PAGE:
Jewish World Review July 25, 2001 / 5 Menachem-Av, 5761
European bureaucrats are out of control, throwing sand in the gears of private enterprise in the name of antitrust regulation. And all the G-8 politicians can find to talk about are ways to squeeze more revenues out of their citizens by eliminating tax competition and hypothetical and improbable risks like global warming and the hazards of biotechnology?
Can you believe with 40,000 demonstrators rioting in the streets outside their meeting, injuring more than 120 and killing at least one person, the political leaders of the world had absolutely no new proposals forincreasing global economic growth? Reports from inside the G-8 meeting indicate that the leaders are reassuring each other and the media that the U.S. economy will soon rebound and pull the rest of the world to prosperity along with it. Canada's Prime Minister Jean Chretien said, "Yes,we are in a slowdown, but everybody thinks there is a turnaround. We're not going into recession."
They are deluding themselves, misleading the public and threatening the prospects for democratization in Eastern Europe, Russia and China, not to mention the effect on the Third World and Africa.
In the United States, more than 1 million jobs have been lost already this year, the manufacturing sector remains in recession and technology is in a depression. Federal Reserve Board Chairman Alan Greenspan told Congress last week that the U.S. economy continues to face a "litany of risks" and that "uncertainties surrounding the current economic situation are considerable, and ... the risks would seem to remain mostly tilted toward weakness in the economy." Hey folks, that's Greenspanese for "the U.S. economic outlook ain't so hot." What a mess!
According to Bear Stearns economist David Malpass, world GDP will probably shrink 1.1 percent in 2001, making the worldwide slump even worse than the one touched off by the 1997-98 meltdown in Asia, Russia and Brazil. Industrial production in the 12 countries of Euro-Land fell again for the third month in a row in June. Germany, the largest economy in Europe, may grow as little as 1 percent this year. Japan, trapped in severe monetary deflation of its own making, is heading for its worst recession since 1974 and could well drag the rest of Asia down with it. Singapore already is in recession, and economic weakness is creeping across Asia.
The one bright spot, ironically, is Russia, where, thanks to President Vladimir Putin, the IMF's advice was ignored and the economy is growing and revenues are flowing into Moscow because income tax rates were cut to 13 percent. Maybe Putin can pull Japan's prime minister aside before he leaves Genoa and explain how to cut tax rates and raise revenues at the same time. In light of this downward economic spiral, one would think the political leaders of the world would be discussing matters such as the havoc being wreaked by U.S. deflation and the ever-strengthening dollar, which has increased more than a third in the last few years. Rather than waiting for another round of currency meltdowns caused by floating fiat currencies, one would think they would be seriously considering how to create a stable monetary anchor for the world.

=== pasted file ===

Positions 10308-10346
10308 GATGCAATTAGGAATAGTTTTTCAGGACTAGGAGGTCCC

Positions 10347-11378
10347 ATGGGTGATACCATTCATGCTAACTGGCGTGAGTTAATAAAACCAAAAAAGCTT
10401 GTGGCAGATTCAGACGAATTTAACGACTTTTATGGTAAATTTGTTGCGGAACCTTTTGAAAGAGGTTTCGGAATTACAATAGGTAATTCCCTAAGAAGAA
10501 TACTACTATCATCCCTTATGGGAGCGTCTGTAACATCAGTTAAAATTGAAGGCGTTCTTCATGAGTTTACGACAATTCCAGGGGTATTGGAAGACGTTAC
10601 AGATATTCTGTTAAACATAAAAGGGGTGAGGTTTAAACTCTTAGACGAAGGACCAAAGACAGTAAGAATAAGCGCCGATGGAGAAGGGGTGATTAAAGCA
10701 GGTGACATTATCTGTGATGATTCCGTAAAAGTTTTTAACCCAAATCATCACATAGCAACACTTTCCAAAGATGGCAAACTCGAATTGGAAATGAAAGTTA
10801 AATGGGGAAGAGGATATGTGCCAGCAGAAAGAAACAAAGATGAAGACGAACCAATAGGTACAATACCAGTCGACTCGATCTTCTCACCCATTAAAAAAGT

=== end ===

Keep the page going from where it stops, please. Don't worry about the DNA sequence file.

Instead, the G-8 leaders are putting out press statements praising Argentina's coerced austerity actions: "We commend these efforts (by Argentina) and encourage the continued implementation of their reform programs in close collaboration with the IMF and other relevant international financial institutions." Another spoonful of austerity toxins down Argentina's gullet. By the way, if you want to know where the next riots will occur in the world, just follow the IMF around. In light of the stifling effect government regulation is producing (especially antitrust regulation) and the rising protectionist sentiments it is producing,
wouldn't you think the world's political leaders would be weighing proposals to loosen the regulatory noose and halt protectionism in its tracks?
Instead, they are conniving to create new bureaucratic schemes of carbon trading to limit carbon dioxide output in a chicken-little response to speculative "science" about how man's activities might be altering the climate.
The more these fellows get together to discuss economics, the worse
things get. It's time for a vacation from economic summits for a while, a
long while. President George W. Bush would be better advised to spend his
time explaining to Greenspan how to get monetary policy right, telling
Congress to cut the capital gains tax rate and reform the tax code, and
making sure his Social Security Commission comes up with a plan for creating
personal retirement accounts. If the United States moves unilaterally to
adopt these three critical reforms, there won't be a need to get together in
another G-8 economic confab. The United States will be leading by example,
and the rest of the world will
07/19/01: Schundler should be New Jersey's next governor
© 2000, Copley News Service